The two world wars of the 20th century started in Europe. The commemoration of the fallen is marked each year on 11 November - the date of the armistice at the end of the "great war" of 1914-18, in which around 15 million people died. It is possible, eighty-nine years on, to see what dangerous legacies were stored by the political and diplomatic as opposed to the military conclusion of this war.
This year's anniversary of the end of what the French called la der des der (and the English "the war to end all wars") - what a bitter phrase that feels in 2007 - will find a diminishing band of veterans, alongside members of today's armed services as well as many citizens, gathering across a cloudy, troubled Europe. The atmosphere is a fitting accompaniment to a fresh study of the consequences of the Treaty of Versailles (1919) which concluded in the palace outside Paris the business that the conflicts and dislocations of the war itself had left unfinished.
Many studies of the period have rightly concentrated on the great war's impact on Germany, the rise of Hitler and the instability which led to even bloodier second world war. David A Andelman's book, A Shattered Peace. Versailles 1919 and the Price We Pay Today (Wiley, 2007), opens a fascinating new prospect in widening the range of Versailles's contemporary influence: from Vietnam to Iraq, the Yugoslav wars and the rise of al-Qaida.
Powers and pipe-dreams
The book, by a former New York Times foreign correspondent and member of the Council on Foreign Relations who is now an executive editor at Forbes.com, is a challenging and courageous study which highlights the connection between the this critical post-war period and the George W Bush administration's modern pipe-dream of redrawing the maps in the middle east, now bogged down in the Iraqi quagmire. David A Andelman asks whether the outcome of later decades might have been significantly more peaceful and progressive if the architects of Versailles had shown greater judgment and concern, rather than redrawing the great powers' spheres of influence in a sad remake of the 1815 Treaty of Vienna.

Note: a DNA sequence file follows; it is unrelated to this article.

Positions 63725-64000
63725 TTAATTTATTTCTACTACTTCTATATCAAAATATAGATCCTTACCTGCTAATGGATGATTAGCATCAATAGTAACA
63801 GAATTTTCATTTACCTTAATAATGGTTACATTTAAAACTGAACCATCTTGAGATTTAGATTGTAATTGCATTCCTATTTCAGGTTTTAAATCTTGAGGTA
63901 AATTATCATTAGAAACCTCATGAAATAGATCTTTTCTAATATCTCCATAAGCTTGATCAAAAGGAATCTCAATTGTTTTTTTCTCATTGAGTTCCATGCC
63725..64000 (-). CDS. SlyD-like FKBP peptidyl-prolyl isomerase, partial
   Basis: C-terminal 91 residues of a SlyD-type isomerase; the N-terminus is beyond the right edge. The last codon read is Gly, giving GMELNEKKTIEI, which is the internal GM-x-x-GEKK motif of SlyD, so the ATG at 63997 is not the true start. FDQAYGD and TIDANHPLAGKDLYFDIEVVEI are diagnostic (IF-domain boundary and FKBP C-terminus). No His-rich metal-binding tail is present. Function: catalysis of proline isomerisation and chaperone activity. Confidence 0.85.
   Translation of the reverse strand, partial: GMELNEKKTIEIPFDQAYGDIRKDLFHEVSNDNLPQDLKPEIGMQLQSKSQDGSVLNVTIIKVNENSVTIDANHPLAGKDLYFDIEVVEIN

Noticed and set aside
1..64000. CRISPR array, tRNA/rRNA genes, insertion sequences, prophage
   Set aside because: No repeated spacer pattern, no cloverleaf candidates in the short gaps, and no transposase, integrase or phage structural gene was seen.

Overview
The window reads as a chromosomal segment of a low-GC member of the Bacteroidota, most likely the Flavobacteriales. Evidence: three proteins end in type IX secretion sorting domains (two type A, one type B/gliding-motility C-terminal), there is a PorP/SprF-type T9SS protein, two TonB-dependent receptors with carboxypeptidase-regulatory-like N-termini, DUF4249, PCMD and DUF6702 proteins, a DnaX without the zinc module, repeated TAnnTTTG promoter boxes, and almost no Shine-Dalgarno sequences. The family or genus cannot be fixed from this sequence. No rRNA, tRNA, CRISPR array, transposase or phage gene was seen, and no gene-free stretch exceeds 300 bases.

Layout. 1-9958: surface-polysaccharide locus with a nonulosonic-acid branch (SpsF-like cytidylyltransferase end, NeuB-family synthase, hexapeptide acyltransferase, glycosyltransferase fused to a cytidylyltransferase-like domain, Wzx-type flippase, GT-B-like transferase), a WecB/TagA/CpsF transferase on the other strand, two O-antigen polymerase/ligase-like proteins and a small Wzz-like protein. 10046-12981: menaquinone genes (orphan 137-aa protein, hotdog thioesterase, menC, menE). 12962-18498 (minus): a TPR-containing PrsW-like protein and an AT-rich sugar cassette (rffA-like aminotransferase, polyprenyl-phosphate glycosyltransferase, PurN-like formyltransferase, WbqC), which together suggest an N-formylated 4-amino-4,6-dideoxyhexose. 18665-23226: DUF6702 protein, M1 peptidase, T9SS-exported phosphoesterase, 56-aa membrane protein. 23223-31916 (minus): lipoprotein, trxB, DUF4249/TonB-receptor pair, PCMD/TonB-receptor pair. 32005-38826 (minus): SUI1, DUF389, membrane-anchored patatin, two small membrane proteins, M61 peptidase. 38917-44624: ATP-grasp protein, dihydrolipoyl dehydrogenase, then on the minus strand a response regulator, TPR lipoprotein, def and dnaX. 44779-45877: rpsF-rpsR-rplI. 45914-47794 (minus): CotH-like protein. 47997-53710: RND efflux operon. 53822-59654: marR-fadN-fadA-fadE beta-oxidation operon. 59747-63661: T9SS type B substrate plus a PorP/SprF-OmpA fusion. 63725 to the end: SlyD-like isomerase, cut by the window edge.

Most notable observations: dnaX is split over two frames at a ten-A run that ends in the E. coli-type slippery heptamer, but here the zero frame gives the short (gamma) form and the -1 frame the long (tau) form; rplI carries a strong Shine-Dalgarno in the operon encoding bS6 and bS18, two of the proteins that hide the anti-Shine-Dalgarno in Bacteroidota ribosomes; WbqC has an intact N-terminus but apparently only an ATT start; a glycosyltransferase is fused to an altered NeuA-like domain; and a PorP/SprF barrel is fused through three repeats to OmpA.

Patrice de Beer is former London and Washington correspondent
for Le Monde.
Among Patrice de Beer's recent articles in openDemocracy:
"Why is the left so gauche?" (26 February 2007)
"France's telepolitics: showbiz, populism, reality" (2 April 2007)
"France's intellectual election" (16 April 2007)
"France's choice: the Bayrou factor" (24 April 2007)
"Sarkozy's rightwing revolution" (8 May 2007)
"Le Monde's democratic coup" (30 May 2007)"A not so quiet American" (13 July 2007)
"Nicholas Sarkozy, rupture and ouverture" (31 July 2007)
"The French temptation" (31 August 2007)
"Nicolas Sarkozy's world" (10 October 2007)
The idea that Hitler's rise and the second world war was the cost paid for France and Britain's desire to exact revenge on Germany after a bloody and devastating conflict is familiar. But the slow impact of post-1919 events was also felt far in Asia, where support of an expansionist and imperialist Japan (then one of the Allies) led to the invasion of China, launching a path that would take it to Pearl Harbour.
Moreover, what would have happened if the great powers, instead of pursuing their selfish national interests and ambition to expand their rule worldwide, had had the wisdom to foresee the consequences of their decisions in both east-central Europe and their overseas "empires": xenophobic nationalisms, instability and violent feuds, colonial wars and too-long-delayed independence?